The Sound Relationship House is a theory developed by Drs John and Julie Gottman, the world’s leading relationship psychologists.
The Sound Relationship House Theory is the Gottman Method’s foundation, which uses a practical approach to help couples break through barriers to achieve greater understanding, connection, and intimacy in their relationships. The Gottman Couples Method is at the core of Luxdates’ philosophy of a successful relationship.
In a series of articles, we introduce this concept to build a better relationship with your partner.
Today we start with the first floor of the Sound Relationship House: Love Maps.
What Are “Love Maps” and Why Do They Matter?
Isn’t it amazing and inspiring to see old couples celebrating their diamond anniversary? Seeing them dance, hold hands, and even just exchange sweet laughs. We cheer and say something like, “Wow! That’s unbelievable.”
How do they do that? What’s their secret? How do they manage to stay in love with one another for that long? Undoubtedly, their long relationship also had its ups and downs, so how did it survive?
They did not stay in the relationship because of a great sex life, good luck, or absence of conflict. They know each other so well that friendship is already the foundation of their marital relationship.
A new couple’s first task is to get to know each other. Mostly we get to know another person by asking about biographical incidents: where did you grow up, where did you go to school, etc. While these details are essential, they are superficial, more like the kind of information you can read on a CV. Sadly, a lot of couples don’t venture a lot deeper. Yet, what’s at the core, what shaped the other person into who he/she is today, his/her thoughts, dreams, aspirations, remain hidden, simply because we seldom talk about them.
Couples who have successful long-term relationships make knowing each other better a priority over their lifetimes with their partner.
“Sometimes, when we’re lying together, I look at her and I feel dizzy with the realization that here is another distinct person from me, who has memories, origins, thoughts, feelings that are different from my own. That tension between familiarity and mystery meshes something strong between us. Even if one builds a life together based on trust, attentiveness and mutual support, I think that it’s important that a partner continues to surprise.”
– Barack Obama about his wife Michelle
You’ll be spending your life with someone, so hand them a map to your inner world. It includes your deepest fears and your grandest dreams. But the map you show your partner is a pencil sketch.
Create love maps for your relationship. Draw one of your Love Maps for your relationship before you make a lifetime commitment.
“Emotionally intelligent couples are intimately familiar with each other’s world. I call this having a richly detailed love map.” John Gottman, PhD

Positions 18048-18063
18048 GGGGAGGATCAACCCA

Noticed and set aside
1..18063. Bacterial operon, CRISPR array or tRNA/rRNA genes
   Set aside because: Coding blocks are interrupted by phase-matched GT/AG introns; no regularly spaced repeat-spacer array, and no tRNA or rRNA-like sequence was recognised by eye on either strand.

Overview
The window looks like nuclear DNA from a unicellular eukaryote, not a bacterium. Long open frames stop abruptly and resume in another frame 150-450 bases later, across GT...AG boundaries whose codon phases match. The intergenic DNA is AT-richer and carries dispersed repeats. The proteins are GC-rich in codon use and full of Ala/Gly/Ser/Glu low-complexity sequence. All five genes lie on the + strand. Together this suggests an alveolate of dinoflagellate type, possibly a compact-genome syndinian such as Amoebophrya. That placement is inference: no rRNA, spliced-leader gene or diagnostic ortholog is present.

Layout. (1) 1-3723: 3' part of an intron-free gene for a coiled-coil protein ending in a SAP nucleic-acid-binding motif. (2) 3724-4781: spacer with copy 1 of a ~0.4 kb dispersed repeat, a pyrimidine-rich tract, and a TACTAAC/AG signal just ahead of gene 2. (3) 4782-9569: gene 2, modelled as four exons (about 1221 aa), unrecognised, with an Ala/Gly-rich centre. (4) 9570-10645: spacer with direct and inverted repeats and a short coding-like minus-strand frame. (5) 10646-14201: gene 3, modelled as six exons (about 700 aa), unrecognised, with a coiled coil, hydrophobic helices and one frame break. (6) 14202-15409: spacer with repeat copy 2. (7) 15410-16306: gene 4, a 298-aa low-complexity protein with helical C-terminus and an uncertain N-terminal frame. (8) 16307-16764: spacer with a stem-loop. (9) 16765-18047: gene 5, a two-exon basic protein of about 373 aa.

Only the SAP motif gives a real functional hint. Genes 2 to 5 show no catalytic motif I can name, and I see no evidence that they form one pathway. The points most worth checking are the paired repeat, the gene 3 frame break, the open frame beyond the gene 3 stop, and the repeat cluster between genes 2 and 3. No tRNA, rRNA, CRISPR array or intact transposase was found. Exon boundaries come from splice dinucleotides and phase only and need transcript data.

Think back through the twists and turns in your story. Write them down. Or perhaps draw an actual map. What has the journey to this point been like for you? Where were the smooth roads? Where were the steep climbs or the deserts? You mustn’t expect your new partner to be the answer to all the questions you’ve been asking — consciously or unconsciously — throughout your life.
So, the best way to ensure a healthy marital friendship is to keep asking questions.
Explore areas that might not be at the top of your mind during the early stages of young love, or worse, the traumatic stages of wedding planning.
- In what ways do you operate well as a team? In what ways could you improve?
- How is this relationship different than those that have not worked out?
- What are your strategies for coping with tough financial times?
- How do you handle conflict?
- How will you decide who is responsible for which chores?
You might not have thought about these topics before. You might assume that your partner shares your views. That’s why it’s crucial to bring them up. Not thinking about them, or assuming that your partner shares your views, may end up in marital disaster later on. Make question-asking a habit. Here are some open-ended questions that are important and detail-oriented.
- Who was your best friend in childhood?
- What was your favourite vacation?
- What kind of books do you most like to read?
- Do you have a secret ambition? What is it?
Ask questions, tell stories, add details to your pencil sketched map. Provide clarity about the journey both you’re about to embark on together.
Create a habit of getting to know each other as your top priority. Whatever you do, commit to a strong marital friendship in the hopes that one day — maybe 62 years from now — you’ll be that couple everyone is cheering for on the dance floor.